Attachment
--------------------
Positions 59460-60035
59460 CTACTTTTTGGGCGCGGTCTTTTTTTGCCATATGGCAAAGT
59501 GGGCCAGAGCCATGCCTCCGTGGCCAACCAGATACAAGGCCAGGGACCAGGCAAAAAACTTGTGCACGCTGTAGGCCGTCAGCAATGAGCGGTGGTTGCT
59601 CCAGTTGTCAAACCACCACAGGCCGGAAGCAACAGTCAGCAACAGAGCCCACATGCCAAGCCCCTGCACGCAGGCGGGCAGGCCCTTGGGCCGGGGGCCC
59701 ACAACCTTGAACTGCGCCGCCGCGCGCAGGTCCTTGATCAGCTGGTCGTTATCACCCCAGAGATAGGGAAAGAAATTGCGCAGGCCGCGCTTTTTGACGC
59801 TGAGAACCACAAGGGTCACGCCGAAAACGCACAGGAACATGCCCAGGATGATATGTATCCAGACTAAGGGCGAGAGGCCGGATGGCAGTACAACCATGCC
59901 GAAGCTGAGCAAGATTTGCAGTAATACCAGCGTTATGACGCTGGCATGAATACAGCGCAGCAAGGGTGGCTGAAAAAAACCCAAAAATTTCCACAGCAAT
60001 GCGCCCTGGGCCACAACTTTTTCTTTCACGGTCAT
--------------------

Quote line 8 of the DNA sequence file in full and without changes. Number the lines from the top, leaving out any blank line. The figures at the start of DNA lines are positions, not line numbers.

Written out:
60001 GCGCCCTGGGCCACAACTTTTTCTTTCACGGTCAT